Postville Herald from Postville, Iowa on March 10, 1948 · Page 7
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March 10, 1948

Postville Herald from Postville, Iowa · Page 7

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Postville, Iowa
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Wednesday, March 10, 1948
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Page 7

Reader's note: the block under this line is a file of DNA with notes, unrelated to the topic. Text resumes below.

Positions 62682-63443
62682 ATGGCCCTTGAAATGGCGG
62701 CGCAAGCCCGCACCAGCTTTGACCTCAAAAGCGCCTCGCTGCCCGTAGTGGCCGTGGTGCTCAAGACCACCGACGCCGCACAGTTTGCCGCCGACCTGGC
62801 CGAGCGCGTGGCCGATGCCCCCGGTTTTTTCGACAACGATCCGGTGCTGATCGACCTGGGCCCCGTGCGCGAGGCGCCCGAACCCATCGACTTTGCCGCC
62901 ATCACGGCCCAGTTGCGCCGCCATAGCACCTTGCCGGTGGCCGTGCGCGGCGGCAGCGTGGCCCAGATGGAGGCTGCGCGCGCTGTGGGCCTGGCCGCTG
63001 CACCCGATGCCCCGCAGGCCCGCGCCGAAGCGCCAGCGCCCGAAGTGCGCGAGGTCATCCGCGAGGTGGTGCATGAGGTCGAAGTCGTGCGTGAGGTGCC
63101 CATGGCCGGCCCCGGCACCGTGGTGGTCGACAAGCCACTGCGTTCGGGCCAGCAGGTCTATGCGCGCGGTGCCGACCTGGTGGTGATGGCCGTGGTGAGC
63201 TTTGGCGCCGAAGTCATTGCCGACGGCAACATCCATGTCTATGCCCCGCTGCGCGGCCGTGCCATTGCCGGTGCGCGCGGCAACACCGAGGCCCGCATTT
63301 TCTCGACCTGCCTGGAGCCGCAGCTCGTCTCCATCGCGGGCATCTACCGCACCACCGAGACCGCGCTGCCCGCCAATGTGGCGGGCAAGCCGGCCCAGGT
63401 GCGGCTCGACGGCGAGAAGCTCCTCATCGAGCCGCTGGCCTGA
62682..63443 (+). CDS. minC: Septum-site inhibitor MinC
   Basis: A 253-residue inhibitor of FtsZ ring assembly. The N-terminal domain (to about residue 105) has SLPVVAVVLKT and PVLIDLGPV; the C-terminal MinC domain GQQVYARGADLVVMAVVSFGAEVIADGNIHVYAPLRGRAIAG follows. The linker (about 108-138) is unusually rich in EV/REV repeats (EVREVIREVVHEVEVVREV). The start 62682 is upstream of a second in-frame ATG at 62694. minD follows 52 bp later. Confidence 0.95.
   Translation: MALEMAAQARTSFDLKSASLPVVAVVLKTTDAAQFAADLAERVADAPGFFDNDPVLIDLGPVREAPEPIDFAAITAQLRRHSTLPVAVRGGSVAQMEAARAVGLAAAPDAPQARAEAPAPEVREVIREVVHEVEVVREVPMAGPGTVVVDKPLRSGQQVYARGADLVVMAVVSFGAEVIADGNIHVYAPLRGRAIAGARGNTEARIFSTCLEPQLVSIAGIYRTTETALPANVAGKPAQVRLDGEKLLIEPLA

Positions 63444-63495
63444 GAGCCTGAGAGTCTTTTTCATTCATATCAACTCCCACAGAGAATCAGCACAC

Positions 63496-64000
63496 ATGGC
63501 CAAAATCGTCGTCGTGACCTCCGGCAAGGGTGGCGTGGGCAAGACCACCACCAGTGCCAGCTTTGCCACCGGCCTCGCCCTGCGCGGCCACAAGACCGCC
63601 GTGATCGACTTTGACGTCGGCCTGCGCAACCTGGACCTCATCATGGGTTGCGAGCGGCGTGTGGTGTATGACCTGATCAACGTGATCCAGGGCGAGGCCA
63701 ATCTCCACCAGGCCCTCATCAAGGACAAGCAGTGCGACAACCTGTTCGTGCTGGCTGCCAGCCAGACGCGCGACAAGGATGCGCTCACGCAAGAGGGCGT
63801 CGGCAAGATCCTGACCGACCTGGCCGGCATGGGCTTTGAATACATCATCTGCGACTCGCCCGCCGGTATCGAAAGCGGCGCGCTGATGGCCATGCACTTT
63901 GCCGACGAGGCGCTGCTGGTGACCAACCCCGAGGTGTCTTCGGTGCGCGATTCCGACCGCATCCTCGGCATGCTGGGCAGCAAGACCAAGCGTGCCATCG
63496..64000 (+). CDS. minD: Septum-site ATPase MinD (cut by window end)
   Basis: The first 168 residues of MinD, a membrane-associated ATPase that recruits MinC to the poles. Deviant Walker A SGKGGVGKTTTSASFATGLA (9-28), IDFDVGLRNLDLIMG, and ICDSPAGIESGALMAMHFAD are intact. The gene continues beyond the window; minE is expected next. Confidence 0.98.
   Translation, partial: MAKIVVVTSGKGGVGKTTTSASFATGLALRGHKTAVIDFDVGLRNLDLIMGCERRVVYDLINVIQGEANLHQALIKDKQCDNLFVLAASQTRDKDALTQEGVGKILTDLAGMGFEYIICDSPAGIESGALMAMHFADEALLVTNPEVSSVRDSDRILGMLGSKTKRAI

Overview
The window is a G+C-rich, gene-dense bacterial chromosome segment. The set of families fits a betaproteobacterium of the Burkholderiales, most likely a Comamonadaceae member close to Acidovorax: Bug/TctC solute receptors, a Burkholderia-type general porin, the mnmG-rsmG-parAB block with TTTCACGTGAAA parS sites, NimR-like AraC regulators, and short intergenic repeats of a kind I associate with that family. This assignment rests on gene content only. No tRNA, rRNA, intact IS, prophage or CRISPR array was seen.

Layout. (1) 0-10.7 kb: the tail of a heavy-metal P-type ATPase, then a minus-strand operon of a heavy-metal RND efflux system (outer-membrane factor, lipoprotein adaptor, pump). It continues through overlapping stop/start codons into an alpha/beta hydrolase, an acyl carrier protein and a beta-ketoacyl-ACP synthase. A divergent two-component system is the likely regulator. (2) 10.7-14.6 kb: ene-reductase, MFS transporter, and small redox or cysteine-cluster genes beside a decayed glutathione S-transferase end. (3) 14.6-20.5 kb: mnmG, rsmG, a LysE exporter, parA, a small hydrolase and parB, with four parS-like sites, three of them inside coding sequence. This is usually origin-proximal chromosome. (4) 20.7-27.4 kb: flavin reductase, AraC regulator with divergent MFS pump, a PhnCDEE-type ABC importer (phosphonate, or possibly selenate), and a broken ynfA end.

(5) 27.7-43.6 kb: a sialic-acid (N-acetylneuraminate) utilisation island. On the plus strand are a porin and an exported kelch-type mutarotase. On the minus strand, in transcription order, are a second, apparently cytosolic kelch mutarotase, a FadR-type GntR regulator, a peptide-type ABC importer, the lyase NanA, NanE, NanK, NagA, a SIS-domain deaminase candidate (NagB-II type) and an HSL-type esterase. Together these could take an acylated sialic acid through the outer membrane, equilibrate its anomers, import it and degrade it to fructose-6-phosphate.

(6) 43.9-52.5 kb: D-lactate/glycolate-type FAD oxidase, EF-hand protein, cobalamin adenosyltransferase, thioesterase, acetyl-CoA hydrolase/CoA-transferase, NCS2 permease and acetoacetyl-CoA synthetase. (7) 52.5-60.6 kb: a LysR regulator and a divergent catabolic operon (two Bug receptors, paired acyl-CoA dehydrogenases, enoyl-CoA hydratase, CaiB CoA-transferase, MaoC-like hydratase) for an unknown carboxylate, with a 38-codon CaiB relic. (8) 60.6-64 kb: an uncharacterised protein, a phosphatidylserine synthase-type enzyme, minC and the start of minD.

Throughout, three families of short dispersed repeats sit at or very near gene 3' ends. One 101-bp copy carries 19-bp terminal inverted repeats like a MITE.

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DNESDAV, MARCH 10, IMS. THE POSTVILLE HERALD, POSTVILLE, IOWA PAGE SEWN. lily Health Advice — LET'S HAVE MORE SALADS i pep up that winter meal, a colorful salad like this one adds (id-resistance as well as appetite appeal. It it's simple and sv to serve, It's tops on most homemakers' lists. parkling, easy-to-make, easy- ire salad isn't just something up a meal, according to B. fcd Nelson, extension nutri- i at Iowa State College. Right [now, she says, it's a weapon against the common cold, j is becoming even more corn- most Iowa homes. Ivintcr wears down, it's high lo start building up body re- le with all the vitamins and bis at our command. Many (lose some of their precious hts when they're cooked, so combine the advantages of g up a winter meal with sup- raw vegetables and fruits, ( ;tc with a storehouse of vita- ind minerals. Many of them to have a definite effect on nee to colds. IRN FOR SALE! BU. GOOD EAR CORN BU. SHELLED CORN BU. OF OATS deliver Truck Lots of Grain )EL BROCKWAY f VEST UNION, IOWA lone 2G2LW or 189W cd—Corn, Oats & ,Soybcnns F. W. Kiesau, M.D. M. P. Kiesau, MD. ! over Louis Schutte & Sons Is—Daily 9 to 12 and 1 to 5 |ccpt Friday afternoons. , and Sat.— 7 to 8:30 p. m. )UIS SCHUTTE LLARD SCHUTTE! f3\ Directors'& Embalmers | Flowers For All Occasions J irling & Palas I TTOUNEYS-AT-LAW Over Postville State Bank I T. OPSAHL CHIItOPRACTOE pice Over Ahernethy's trs: io tp 12 and I to S pys, Wednesdays, Fridays L. R. TAPPAN Optometrist (Etc Professional Eye Care Phone 91 [ELKADER, IOWA H. D. COLE Dentist [Over Citizens State Bank U Myers, M. D. »lce Over Huebner's Telephone!: (188-W Residence 1M-X t. F. Schneider! | VETERINARIAN I No, 170 Postville, Iowa I In Iris Theatre Bulldtal [eph B. Steele PTORNEY-AT-LAW 'j' lOver Aberoettsy y 8We telephone No. SM For instance there is vitamin A, that builder of healthy mucous membrane in the nose and throat. Vitamin A is present in green, leafy vegetables, and in carrots. Lettuce is the basis for many favorite salads, but for a new taste treat, try a fresh green broccoli salad. Green beans, left over or fresh from your canned shelves, can be combined with chopped onions in a surprise salad guaranteed to make your family happy. Served with lemon juice, it tastes even better and adds health value. Carrots add color as well as nutrients to salads. You've probably served them grated with raisins or apples, or both. And carrot sticks fit into an appetizing relish salad, arranged on lettuce with pickles and celery straws. Speaking of vitamin A, dried fruits. especially apricots and peaches, are another rich source. They can be chopped to take their places in various fruit salads, or used whole. Along with the "A" vitamin, winter menus need lots of vitamin C from sunny California and Florida or from Iowa's summertime gardens. Citrus fruits, old standbys in many satisfying salads, cab- bag* and canned or frozen tomatoes come to the rescue of waning cold resistance. Grapefruit and oranges are especially welcome; and lemons, richest in vitamin C. can be used as a garnish, or in the dressing to pep up salads. Peeling Grapefruit. One of the simple but luscious salads easily made from citrus fruits is the grapefruit-apple salad. Many homemakers peel grapefruit with a sharp knife, using a zig-zag motion to prevent as much juice- squirting as possible. Then they slice into the center of the grapefruit, turn the blade, and the section is lifted out easily. Alternate grapefruit sections with thin apple slices lo make a bright winter salad worth lots in nutrition. Orange sections can be arranged on lettuce or endive by themselves, or with a mound of cottage cheese or mixed fruit salad in the center. Nutritionists suggest a salad made with orange slices and onion slices for something different and delightful. Of course, both oranges and grapefruit can be mixed into fruit salads where, besides adding their quota of nutrients, (hey k,eep other fruits color-bright. Livestock prices do not determine the price of meat. The reverse is true, says Rex Beresford. Iowa State College beef specialist. Meat prices set the pace and livestock prices follow. Auction Sale! — OF — Farm Machinery, Autos, Tractors, Etc. Saturday, Mar. 13 Starting at 12:00 Noon Incomplete list includes 5 late model tractors, with extra equipment; 5 Trucks and Pickups, and all types of haying equipment, binders, feed mills, wagons, etc. OSSIAN Sales Pavilion OSSIAN, IOWA Good Records Help in Figuring Income Taxes For most folks, there's something difVhult about filling out income tax blanks. It's one of those things that looks harder than it really is. Of course, says Fannie Gannon, Iowa State College home management specialist, it always helps if you're ready with well-kept records. So if you've not kept them up this past year, here's the time to make a good resolution for the year to come. Good records not only make it easier to add up total family income. They help you make sure you're getting the deductions you are entitled to—for donations you have made to church and non-profit organizations, for medical expenses (including eye. glasses and medicines) and uncovered losses due to fire or theft. The forms you have to fill out aren't difficult, says Miss Gannon. Much effort has gone into making them easy to understand. To decide which form to use, carefully rea,d the instruction sheet to see which best suits your needs. If a withholding tax is taken out of your salary, you probably will use the short form. But if you have income other than salary, you'll use the longer form. It may save you money to figure your tax using both long and short forms. Prepare your return one line at a time, skipping over any line that doesn't apply to you. Remember to sign the form; and then send it off to the Collector of Internal Revenue in your district. And if you're entitled to a refund before July i, suggests Miss Gannon be patient— it will come. Trees Play Important Part On Iowa's Farms There is a current shortage • of iron and steel scrap, and the outlook for coming months is not good. Farmers should collect and sell all scrap iron and steel they may have around their places. Trees can and do play an important part in soil and water •conservation on Iowa farms. Bui they do more than this, they provide protection for wildlife and in many cases contribute to farm income, says Richard B. Campbell, extension forester at Iowa State College. Trees for planting in farm woodlots, on overflow land and on erod- ible soils can be obtained through your county extension director from the State Forest Nursery ut Ames, operated by the State Conservation Commission. All extension directors have received a list of available species this year, along with prices and order blanks. Farmers should place their orders early, so as to enable the nursery to 1 - fill them promptly when planting time comes, Campbell says. For erosion control black walnut, green ash, Cottonwood, elm and white oak are good trees to use. If you are interested in wildlife, conservation, osage orange, black cherry, Russian olive . and wild plum should be included. All but the Russian olive and wild plum also have a good market value. These species should be used in new- plantings, except perhaps the black walnut and black cherry, which may be spot planted successfully in existing woods. The others usually do not compete favorably with existing trees. , After the planting is made, Campbell says to keep the weeds or grass down till the trees- get a good start. • And protect the tract from grazing; good woodlands and pastures do not go together. The Wealth of Iowa Gauged by Corn Price Farmers who want to save time with their milking chores and increase milk production are using the new fast 3 -minute method of milking, Iowa .State College dairymen say. When the price of Iowa's great staple crop, corn, t raises from a mean average of twenty-three cents a bushel in 1932 to a high of $2.54 a bushel in December 1947, the corn kingdom has produced a throne of wealth. The hike in the price of corn pointedly reveals the relation of income to buying power. It means greater buying power which is evident by Iowa's prosperous farmers. Iowa's total .cash farm income amounted to $2,368,962,000 . in 1947, according to an official tabulation of the U. S. Department of Agriculture. To the individual Iowa farmer, this means his cash market receipts (not net income) amounted to $11,490, the average per farm income for Iowa. Basically, the wealth of Iowa is no more than its lands. Since its lands are rich its people are well- to-do. Iowa farmers are among the world's greatest consumers of farm machinery; their farm homes and buildings are modern; their equipment is the latest and most efficient, Facts which reveal why Iowa is a great buying state were recently compiled by Leslie Carl, federal agricultural statistician for the Iowa Crop and Livestock Reporting Service. Some of the highlights between mean averages in 1932 and the high in December 1947 follow oats raised from 14 cents a bushel to $1.25; wheat from 38 cents to $2.82; soybeans from 52 cents to $3.70. Hay cost $7.48 a ton in 1932 and $16 a ton in December 1947. Hogs per hundredweight cost $3.19 against $24.60, and cattle raised from $4.94 per hundredweight as compared to $22.10 in December 1947. The price of milk cows jumped from $34.08 a head to $180 a head, and eggs sold for about eleven cents a dozen in 1932 and for 48 cents a dozen in December of last year. Soybean seed can be tested satisfactorily at home. Sancl in a wooden germinating box should be used to lessen the danger of over-watering, says E. P. Sylwester, Iowa State College plant pathologist. He urges that tests be made.either at home or by sending in a pound sample to Iowa State College. Farm machinery men say the?value of used farm machinery throughout the s($te is • gradually going down. 1 ***** More people drive... More people want tit sin suit? A#h 4*y mstlrj* iijF r*sii« True for years—and truer than ever today—with the advent of this newer, smarter, finer Chevrolet for 1948! Official registration figures prove that more people drive Chevrolets—and seven independent surveys prove that more people want Chevrolets—than any other make of carl The'reason,,of course, is more value. And now Chevrolet value is made all the more outstanding by the smart new styling, brilliant new colors, and even more luxuriously appointed interiors which have been added to all the other advantages of Chevrolet's famous BIG-CAR QUALITY AT LOWEST COST. See the new 1948 Chevrolet, and you'll know why more people drive Chevrolets than any other make! You'll admire the tasteful new styling, the new color harmonies, the new and richer upholstery and appointments which add so much to the enviable Big-Car beauty of Chevrolet's Body by Fisher. Members of the Iowa Dairy Herd Improvement Association culled about 2,000 old or low-producing cows from their herds in October and November. Don Voelker, Iowa State College extension dairyman, says that this practice would be a good one for'all Iowa, dairymen to follow. It saves grain and other expensive feeds. * * * * . Most horses can be wintered on roughage, with no grain in their diet, says A. B. Caine, Iowa State College animal husbandman. If the roughage is a poor-quality hay, Caine advises including a legume hay which will supply the animals' needs for protein, calcium, phosphorus and vitamins. ***** Buy the best seed available. You'll find there isn't any other car In its field that gives the Big-Car comfort of Chevrolet for 1948—direct result of the , Unitized Knee-Action Gliding Ride. Chevrolet's world's champion Valve-in- Head engine gives an unequalled combination of performance, endurance, dependability and economy. The record demand for new Chevrolets prompts us to suggest that you keep your present car in good running condition. See us for service— todayl CHEVROLET IS FIRST! Falb Motor Co. John Falb & Sons POSTVILLE, IOWA ELGIN, IOWA 7ero~riow YOUR MILK UOWIVI-Tw Ht tU «MhMi Iktt (MM OMLV In WIUOM UKO.flOW Mtft CHSWI e MffOMAnCSUr-UVUJN*WATK MIH with > e FACT CMttaf of TWO MMdstfj* My mm4 e MM iterate for «OTN arittiawl • UVV-TttTtB for Jew****) MIMOMI • irpRI YOU tUV> OIT THI FACTS ABOUT WILSOuN MIIK COOIIRS . • 1 «4 Cn»m... Catmr—lU* • Wetee •eetaaee -tMl MOOH 2W-HX50 INs aoM ceats 1 sstrat t etas daft?. CMer ilies «e sH M> re«ilreei«*>. WftlTI, FHOHI, OB Si I US NOW! LAWRENCE F. BLOCK Telephone No. 7-F-17 — Postville, Iowa BABY PIGS - - —and the — - - MAMMA PIGS Some Farmers have their little pigs now, others will be getting theirs soon. This year you will want to get them off to a good start. Get a supply of BOLSON'S PIG AND SOW MEAL Put some in a creep for the little pigs, it will make them grow and keep them growing. Give some to the sows, too, it will make them milk real heavy and keep them in good condition. It's a program that will make you money. Start with BOLSON'S PIG AND SOW MEAL this year. FARMERS STORE POSTVILLE, IOWA •Ml ATTENTION FARMERS! Until Further Notice $*> _*"\ We Will Pay Up To ^V.J FOR DEAD HORSES and COWS (HIDES MUST BE GOOD) And Your Assurance of— * Prompt Service on All Small Animals * Free Gifts for Small Animals * Sanitary Removal * 24 Hour Service * Tankage for Sale to Farmers * We Pay All Phone Charges For Prompt Rendering Service, Call ALLAMAKEE COUNTY RENDERING SERVICE Postville—Phone 555 — or — COLE RENDERING SERVICE Waukon, Iowa—Phone 600 LICENSE NO. 36 linn dps < ;J 1 Place Your Orders Now I FOR OUR | BRED-TO-LAY CHICKS ! AND GET CASH DISCOUNT! 1 Economists are predicting a profitable year | for poultry raisers, and we at Meyer's Four- | County Hatchery are getting our house in order | to handle the largest number of baby chicks | in our history. j If previous years are any indication, the | quota of chicks we will be able to hatch during j the season will soon be taken by our satisfied | customers. So, may we suggest that you place „§ your orders now and be assured of our profit- I making Bred-To-Lay Baby Chicks. § MEYER'S J Four-County Hatchery I Telephone No. 234 Postville, Iowa